5 AND 7 STICK­ING COM­BI­NA­TIONS

Us­ing five and seven stick­ing com­bi­na­tions within grooves

Rhythm - - THE RHYTHM INTERVIEW - Toby Drum­mond is an ACM Drum Tu­tor wh ohas per­formed with artists such as The Sea horses, Shaun Ry­der, Rus­sell Wat­son, Ray Davies, Celia Im­rie and Cliff Richard. Toby Drum­mond

Stick­ing com­bi­na­tions can be ar­tic­u­lated in a va­ri­ety of dif­fer­ent ways ie: solo­ing, phras­ing within a sec­tion, grooves, break­ing dou­bles etc. Within this month’s ar­ti­cle we will be look­ing at five and seven stick­ing pat­terns and how these can be ap­plied to cre­ate some lovely groove ideas. By us­ing sim­ple stick­ing com­bi­na­tions, for ex­am­ple; three, five, six and seven within grooves, we can de­velop ef­fec­tive pat­terns to sup­port im­pro­vised con­ver­sa­tions. David Garibaldi plays a great ex­am­ple of these key el­e­ments on the Tower Of Power al­bum Soul Vac­ci­na­tion Live, re­leased in 1999.

In the ex­am­ples be­low I’ve in­cluded a bar of 16th-note fives us­ing the stick­ing R-L-L-R-R L-R-R-L-L and a bar of 16th-note sev­ens us­ing the stick­ing R-L-L-R-R-L-L, which we will be us­ing firstly as a warm up (odd group­ing) and then ap­ply­ing those stick­ing com­bi­na­tions to the 16th-note groove ex­am­ples.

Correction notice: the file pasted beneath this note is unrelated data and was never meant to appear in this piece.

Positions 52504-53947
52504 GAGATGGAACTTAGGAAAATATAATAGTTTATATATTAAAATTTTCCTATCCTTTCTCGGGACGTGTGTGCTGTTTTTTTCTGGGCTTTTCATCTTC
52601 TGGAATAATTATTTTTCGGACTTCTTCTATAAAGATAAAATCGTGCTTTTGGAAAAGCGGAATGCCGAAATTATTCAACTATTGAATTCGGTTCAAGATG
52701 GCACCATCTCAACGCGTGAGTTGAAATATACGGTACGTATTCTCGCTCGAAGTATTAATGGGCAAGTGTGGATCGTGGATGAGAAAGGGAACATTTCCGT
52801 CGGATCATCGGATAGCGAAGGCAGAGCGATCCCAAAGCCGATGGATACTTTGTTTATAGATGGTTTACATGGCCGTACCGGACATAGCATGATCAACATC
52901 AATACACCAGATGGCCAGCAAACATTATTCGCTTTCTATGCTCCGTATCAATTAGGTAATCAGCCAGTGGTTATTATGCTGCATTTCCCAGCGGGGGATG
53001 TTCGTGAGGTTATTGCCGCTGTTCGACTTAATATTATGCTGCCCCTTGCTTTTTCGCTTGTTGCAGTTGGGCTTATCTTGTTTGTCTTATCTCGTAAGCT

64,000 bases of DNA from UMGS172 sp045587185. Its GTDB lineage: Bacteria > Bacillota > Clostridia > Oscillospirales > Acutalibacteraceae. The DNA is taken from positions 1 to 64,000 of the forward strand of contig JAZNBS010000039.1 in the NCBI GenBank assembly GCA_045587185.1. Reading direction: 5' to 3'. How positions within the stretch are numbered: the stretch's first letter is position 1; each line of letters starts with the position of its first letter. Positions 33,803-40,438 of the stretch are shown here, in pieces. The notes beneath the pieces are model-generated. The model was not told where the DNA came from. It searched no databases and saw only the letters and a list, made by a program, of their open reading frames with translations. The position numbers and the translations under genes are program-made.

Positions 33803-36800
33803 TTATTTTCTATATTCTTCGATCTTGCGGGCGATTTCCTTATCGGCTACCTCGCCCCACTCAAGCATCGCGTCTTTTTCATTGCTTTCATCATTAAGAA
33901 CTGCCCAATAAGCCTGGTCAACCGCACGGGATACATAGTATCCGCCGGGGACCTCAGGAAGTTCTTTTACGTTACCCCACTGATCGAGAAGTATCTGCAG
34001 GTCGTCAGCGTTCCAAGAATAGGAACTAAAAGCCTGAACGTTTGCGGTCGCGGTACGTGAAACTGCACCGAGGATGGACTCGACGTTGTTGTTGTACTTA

In the groove ex­am­ples the stick­ing pat­terns will not change and I’ve made bar 1 of the five stick­ing groove and seven stick­ing groove the same with re­gards to the bass drum place­ment to help bed these in.You will no­tice, how­ever, that as you move through these bars I have var­ied the bass drum pat­tern place­ments to re­ally work on com­bin­ing the stick­ing com­bi­na­tions and bass drum in­de­pen­dence. Once com­fort­able with these try al­ter­nat­ing the com­bi­na­tions, ie: one bar of five stick­ing groove fol­lowed by one bar of seven stick­ing groove and you’ll re­ally feel the flow of these stick­ing com­bi­na­tions.

All of the con­cepts/tech­niques we’ve looked at to date are sim­ply an in­tro­duc­tion to help build your mu­si­cal vo­cab­u­lary/palette and to cre­ate ap­pro­pri­ate choices. A huge part of im­pro­vi­sa­tion is lis­ten­ing, spon­tane­ity, feel and es­sen­tially prac­tise but also hav­ing a ba­sic un­der­stand­ing of var­ied tech­niques/ con­cepts can only sup­port your mu­si­cal de­ci­sions and ap­pli­ca­tion to the kit.

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